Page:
Now this doesn’t mean that we have to lead Spartan lives so that we can give all our money away to others. Other psychologists have also spoken-out about the money and happiness topic and they explain that money can buy happiness when we spend it on experiences rather than stuff. Take a trip with your family, go out to dinner with people whose company you enjoy, splurge on the theater or go see the Pawtucket Red Sox or Carmen with friends from church. These experiences use money on ourselves, but they make us happier than buying stuff for ourselves. Buy a new car and someone else’s nicer car will bring down your satisfaction level, but people don’t think any less of their honeymoons because a neighbour went on a fancier one. Personal experience, the things that fill photo albums and make memories, is the happiness that can be bought with money, but the money itself tricks us into thinking that more stuff will make us smile. Money can make us happy, but we won’t let it. 

So experiences have a greater chance of making us happy than does stuff, but the studies also point to the fact that what we do for others has a much better chance of making us happy than just doing for ourselves. This summer I went to Stanley Park in Westfield to watch the Fourth of July fireworks. While there, I saw an elderly man being driven around in a golf cart. Almost everyone was waving to him and wishing him well. I came to find out that he was Albert Ferst. He’s a Westfield resident who did very well for himself in business. He and his wife had always been generous to various charities. Following his wife’s untimely death, he built Amelia Park and Amelia’s Garden in her memory. Amelia Park is a beautiful indoor ice rink for the families of Westfield, and it’s now surrounded by a beautiful garden where people can come to relax and to picnic. This cost him millions of dollars. He could have taken that money and built a bigger house and bought a fancier car. He could have loaded up his bank account. Instead, he used his money for others, and in the process, just by watching his face and his smile as he was driven around Stanley Park, just by watching his reaction to all of the “Hellos” yelled out to him, you could tell he was happy.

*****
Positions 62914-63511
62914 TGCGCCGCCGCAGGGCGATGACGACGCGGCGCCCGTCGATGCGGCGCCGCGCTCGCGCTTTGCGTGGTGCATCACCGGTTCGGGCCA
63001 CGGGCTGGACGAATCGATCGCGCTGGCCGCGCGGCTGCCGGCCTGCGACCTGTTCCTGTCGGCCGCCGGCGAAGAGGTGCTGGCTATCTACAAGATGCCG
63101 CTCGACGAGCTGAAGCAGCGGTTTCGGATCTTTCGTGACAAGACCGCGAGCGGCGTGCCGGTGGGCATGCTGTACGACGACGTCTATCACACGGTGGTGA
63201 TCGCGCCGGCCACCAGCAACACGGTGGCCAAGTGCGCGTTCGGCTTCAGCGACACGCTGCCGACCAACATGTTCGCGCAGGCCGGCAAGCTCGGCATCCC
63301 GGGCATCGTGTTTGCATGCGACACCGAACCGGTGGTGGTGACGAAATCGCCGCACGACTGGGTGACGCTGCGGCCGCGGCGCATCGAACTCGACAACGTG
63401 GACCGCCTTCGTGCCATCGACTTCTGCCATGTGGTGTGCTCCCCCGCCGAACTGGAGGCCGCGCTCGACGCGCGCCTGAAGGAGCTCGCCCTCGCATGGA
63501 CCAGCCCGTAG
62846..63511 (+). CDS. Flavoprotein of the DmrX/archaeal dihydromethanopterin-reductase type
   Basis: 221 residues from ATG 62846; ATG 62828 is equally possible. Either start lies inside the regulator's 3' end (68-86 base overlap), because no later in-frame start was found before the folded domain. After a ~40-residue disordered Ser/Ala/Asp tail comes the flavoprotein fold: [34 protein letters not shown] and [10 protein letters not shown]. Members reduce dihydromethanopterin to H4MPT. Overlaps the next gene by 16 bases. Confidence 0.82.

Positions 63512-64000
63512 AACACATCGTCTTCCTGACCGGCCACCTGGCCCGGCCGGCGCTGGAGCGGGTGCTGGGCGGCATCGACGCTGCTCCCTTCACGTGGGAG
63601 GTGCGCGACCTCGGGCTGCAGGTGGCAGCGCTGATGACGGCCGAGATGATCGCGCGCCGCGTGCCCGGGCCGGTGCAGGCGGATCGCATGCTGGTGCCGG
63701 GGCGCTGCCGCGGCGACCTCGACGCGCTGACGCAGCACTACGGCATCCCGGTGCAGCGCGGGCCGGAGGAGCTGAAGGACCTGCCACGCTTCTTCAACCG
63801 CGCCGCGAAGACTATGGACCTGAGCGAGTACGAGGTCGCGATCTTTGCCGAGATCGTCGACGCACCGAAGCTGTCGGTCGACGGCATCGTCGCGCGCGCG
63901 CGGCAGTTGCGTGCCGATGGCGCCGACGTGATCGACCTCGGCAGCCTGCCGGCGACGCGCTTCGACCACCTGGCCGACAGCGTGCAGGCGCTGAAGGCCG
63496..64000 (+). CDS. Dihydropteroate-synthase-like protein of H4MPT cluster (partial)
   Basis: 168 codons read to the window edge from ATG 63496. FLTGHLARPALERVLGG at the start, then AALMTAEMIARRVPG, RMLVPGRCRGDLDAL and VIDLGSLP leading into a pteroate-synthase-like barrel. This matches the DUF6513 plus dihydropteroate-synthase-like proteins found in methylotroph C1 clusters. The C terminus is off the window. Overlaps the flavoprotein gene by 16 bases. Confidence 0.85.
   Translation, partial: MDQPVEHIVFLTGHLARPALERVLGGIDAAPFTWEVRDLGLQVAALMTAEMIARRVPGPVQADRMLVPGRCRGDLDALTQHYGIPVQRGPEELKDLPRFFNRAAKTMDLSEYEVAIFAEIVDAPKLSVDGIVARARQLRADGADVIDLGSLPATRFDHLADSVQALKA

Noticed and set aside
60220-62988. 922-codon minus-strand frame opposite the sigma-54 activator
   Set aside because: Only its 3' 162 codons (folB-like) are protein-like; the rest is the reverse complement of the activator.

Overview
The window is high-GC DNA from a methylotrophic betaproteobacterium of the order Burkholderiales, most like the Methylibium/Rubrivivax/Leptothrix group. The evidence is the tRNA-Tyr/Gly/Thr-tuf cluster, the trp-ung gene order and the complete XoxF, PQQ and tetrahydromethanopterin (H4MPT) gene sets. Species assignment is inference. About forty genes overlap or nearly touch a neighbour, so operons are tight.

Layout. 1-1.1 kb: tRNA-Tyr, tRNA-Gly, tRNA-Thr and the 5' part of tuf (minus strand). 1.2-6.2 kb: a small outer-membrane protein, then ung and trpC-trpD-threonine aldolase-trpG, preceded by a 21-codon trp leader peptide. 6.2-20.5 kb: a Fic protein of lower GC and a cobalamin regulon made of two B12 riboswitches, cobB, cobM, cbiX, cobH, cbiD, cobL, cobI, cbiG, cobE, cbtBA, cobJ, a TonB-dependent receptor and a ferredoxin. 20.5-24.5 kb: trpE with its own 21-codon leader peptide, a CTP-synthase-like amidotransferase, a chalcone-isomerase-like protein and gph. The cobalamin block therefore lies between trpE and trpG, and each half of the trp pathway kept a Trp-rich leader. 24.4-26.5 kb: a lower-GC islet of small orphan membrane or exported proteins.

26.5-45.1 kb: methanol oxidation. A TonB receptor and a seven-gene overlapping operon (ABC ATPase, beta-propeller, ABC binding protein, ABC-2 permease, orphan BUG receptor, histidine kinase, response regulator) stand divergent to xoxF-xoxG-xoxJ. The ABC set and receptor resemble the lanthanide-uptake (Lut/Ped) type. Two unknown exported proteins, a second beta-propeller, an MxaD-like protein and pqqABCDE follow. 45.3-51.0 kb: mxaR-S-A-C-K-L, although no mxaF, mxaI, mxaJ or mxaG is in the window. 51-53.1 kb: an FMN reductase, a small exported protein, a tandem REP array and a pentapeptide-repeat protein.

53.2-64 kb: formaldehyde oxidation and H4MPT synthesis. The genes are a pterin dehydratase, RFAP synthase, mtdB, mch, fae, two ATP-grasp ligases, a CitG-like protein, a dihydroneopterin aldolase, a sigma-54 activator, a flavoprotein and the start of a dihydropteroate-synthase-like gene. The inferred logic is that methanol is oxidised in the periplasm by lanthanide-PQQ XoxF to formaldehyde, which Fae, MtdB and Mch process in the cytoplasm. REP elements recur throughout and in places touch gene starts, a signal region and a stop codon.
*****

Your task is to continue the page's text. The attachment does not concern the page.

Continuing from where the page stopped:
Maybe we can’t give away that kind of money for the good of other people, but we can drop a few coins every Sunday into the St. Jude’s collection, we can put a can or two of food in the Survival Center box, we can give to this church for the benefit of these people sitting here this morning, or we can make a donation to the Manor at Waymart after Mass today for the good of those elderly residents who we may never know. There is real science backing up the idea that our happiness flows from our connection with other people. Or we could simply listen to Jesus and His wisdom when He chooses to explain the intricacies of religious faith by giving us the simple example of the Good Samaritan, which He then follows with the command for each of us here today:  “‘Go and do likewise.’” On this Feast of Brotherly Love may we come to finally realize that by counting others as important in our lives we act on their behalf but also for our own happiness, that when we listen to Jesus’ teaching and follow through with it in imitation of the Good Samaritan that we enrich our own lives, and it is for these blessings of real and lasting happiness that we pray in Jesus’ name. Amen. (+)

Fr. Randolph Calvo